For all that he wrote on clothing and customs, Lewis was most interested in Shoshone economics and politics. Here his goal was specific, to integrate the tribe into the trading empire the United States was going to create in Louisiana and beyond the mountains. The first requirement was a general peace along the Missouri River and in the mountains, but of course the Shoshones needed no prodding in that direction. They were victims, not aggressors.

What the Shoshones could contribute to the overall goal was ermine, otter, and other exotic skins of the mountain animals—if they could be taught to trap, and if they could be made dependent on a steady flow of the white man’s goods. The Shoshones were so desperately poor that they had almost no economy to speak of. In the spring and summer, they lived on salmon; in the fall and winter, on buffalo.

That they could successfully hunt buffalo was thanks to their horses, the sole source of wealth among them. Having few to no rifles, without horses they would have been indifferent hunters at best. On August 23, Lewis watched a dozen young warriors pursuing mule deer from horseback. The chase covered four miles and “was really entertaining.”

Shortly after noon, the hunters came in with two deer and three pronghorns. To Lewis’s surprise, there was no division of the meat among the hunters. Instead, the families of the men who had made the kill took it all. “This is not customary among the nations of Indians with whom I have hitherto been acquainted,” Lewis wrote. “I asked Cameahwait the reason why the hunters did not divide the meat; he said that meat was so scarce with them that the men who killed it reserved it for themselves and their own families.”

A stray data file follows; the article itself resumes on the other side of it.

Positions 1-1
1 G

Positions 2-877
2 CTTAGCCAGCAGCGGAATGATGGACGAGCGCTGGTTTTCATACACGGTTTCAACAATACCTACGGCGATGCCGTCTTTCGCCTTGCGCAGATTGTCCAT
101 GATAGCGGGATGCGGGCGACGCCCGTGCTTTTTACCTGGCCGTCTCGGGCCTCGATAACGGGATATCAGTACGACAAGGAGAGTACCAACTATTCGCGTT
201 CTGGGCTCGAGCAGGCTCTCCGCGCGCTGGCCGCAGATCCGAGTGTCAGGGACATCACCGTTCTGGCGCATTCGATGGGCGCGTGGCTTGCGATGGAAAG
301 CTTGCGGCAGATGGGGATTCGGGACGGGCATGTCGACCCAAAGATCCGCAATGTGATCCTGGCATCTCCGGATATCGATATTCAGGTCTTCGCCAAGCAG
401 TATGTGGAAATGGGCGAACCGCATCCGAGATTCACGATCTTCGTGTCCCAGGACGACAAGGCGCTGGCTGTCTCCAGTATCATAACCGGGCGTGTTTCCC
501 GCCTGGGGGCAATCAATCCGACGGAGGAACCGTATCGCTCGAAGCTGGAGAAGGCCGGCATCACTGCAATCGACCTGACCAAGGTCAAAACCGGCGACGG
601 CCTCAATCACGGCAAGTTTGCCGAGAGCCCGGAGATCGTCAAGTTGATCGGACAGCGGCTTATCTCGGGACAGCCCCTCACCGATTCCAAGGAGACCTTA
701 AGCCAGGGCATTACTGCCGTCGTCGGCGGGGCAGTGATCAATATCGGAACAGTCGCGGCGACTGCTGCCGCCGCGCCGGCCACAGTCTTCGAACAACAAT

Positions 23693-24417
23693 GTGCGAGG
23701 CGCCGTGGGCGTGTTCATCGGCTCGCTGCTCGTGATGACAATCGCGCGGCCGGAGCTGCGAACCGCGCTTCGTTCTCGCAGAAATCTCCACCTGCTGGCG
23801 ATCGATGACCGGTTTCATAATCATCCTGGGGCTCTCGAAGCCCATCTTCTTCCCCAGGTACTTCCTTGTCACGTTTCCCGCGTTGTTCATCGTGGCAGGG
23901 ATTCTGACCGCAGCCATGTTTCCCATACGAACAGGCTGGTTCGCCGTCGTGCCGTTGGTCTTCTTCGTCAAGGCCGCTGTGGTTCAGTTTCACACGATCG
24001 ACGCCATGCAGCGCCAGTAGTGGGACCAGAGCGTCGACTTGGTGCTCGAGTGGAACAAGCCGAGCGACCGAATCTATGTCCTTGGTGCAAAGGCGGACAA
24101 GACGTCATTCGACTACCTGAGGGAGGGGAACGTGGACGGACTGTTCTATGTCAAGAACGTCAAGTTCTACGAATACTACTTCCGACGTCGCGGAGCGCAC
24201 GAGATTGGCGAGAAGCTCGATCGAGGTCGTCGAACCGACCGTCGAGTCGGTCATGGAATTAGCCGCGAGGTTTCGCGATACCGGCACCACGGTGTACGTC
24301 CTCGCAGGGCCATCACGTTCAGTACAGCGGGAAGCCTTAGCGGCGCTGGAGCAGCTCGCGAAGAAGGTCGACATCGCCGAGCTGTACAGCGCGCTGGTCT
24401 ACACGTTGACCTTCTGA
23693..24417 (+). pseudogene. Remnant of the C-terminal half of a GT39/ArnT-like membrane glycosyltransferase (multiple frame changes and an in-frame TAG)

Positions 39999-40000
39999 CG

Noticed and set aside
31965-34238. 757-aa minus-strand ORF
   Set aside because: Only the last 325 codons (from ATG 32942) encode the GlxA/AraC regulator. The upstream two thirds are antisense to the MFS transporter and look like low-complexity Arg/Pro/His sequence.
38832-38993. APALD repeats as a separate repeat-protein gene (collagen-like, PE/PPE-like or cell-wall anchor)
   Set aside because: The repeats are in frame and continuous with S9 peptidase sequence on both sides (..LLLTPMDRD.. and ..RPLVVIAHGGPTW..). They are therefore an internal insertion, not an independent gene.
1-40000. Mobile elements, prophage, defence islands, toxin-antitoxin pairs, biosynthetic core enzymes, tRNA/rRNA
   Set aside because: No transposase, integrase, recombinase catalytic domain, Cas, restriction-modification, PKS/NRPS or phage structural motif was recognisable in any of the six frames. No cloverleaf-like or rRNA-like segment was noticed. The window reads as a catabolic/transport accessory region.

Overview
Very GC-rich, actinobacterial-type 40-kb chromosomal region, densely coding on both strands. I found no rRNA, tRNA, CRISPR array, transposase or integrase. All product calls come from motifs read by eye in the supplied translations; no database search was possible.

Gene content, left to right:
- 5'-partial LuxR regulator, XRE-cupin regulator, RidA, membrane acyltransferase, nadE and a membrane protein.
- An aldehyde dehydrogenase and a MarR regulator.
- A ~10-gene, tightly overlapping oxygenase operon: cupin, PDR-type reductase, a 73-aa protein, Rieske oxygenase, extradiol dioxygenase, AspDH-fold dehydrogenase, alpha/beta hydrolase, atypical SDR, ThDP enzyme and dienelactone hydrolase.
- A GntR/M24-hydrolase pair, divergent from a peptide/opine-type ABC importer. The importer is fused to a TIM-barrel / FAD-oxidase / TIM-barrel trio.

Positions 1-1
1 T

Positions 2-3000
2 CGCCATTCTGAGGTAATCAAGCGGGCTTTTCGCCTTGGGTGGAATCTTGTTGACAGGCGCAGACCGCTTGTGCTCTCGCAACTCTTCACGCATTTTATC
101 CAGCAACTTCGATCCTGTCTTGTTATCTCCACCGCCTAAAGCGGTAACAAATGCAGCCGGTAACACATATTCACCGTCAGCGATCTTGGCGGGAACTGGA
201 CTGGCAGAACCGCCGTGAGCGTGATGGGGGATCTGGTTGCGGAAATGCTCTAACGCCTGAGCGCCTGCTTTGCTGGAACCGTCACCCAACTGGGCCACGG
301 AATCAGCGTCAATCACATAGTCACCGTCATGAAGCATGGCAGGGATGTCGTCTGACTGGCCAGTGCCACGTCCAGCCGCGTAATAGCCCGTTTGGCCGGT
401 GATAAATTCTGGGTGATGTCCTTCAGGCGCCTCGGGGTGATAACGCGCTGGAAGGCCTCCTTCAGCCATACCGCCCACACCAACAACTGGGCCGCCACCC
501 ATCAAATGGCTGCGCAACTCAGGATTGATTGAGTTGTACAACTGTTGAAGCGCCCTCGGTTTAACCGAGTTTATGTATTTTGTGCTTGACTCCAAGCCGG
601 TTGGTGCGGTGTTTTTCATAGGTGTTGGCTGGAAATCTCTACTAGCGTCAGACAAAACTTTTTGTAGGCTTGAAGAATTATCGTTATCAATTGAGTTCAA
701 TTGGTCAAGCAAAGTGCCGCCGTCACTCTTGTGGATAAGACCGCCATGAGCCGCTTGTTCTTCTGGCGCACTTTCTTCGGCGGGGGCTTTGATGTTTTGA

Their implements for preparing food and eating were primitive. They had neither ax nor hatchet to cut wood; they used stone or elk horn. Their utensils consisted of earthen jars and buffalo-horn spoons. Lewis did an inventory of the metal objects possessed by Cameahwait’s people: “a few indifferent knives, a few brass kettles, some arm bands of iron and brass, a few buttons, worn as ornaments in their hair, a spear or two of a foot in length and some iron and brass arrow points which they informed me they obtained in exchange for horses from the Crow or Rocky Mountains Indians.” Any people so primitive that they were forced to trade horses for a few metal arrowheads obviously needed to get into a more extensive trading system.

What the Shoshones valued above all else, and depended on absolutely, was the bravery of their young men. Their childrearing system was designed to produce brave warriors. “They seldom correct their children,” Lewis wrote, “particularly the boys who soon became masters of their own acts. They give as a reason that it cows and breaks the Sperit of the boy to whip him, and that he never recovers his independence of mind after he is grown.”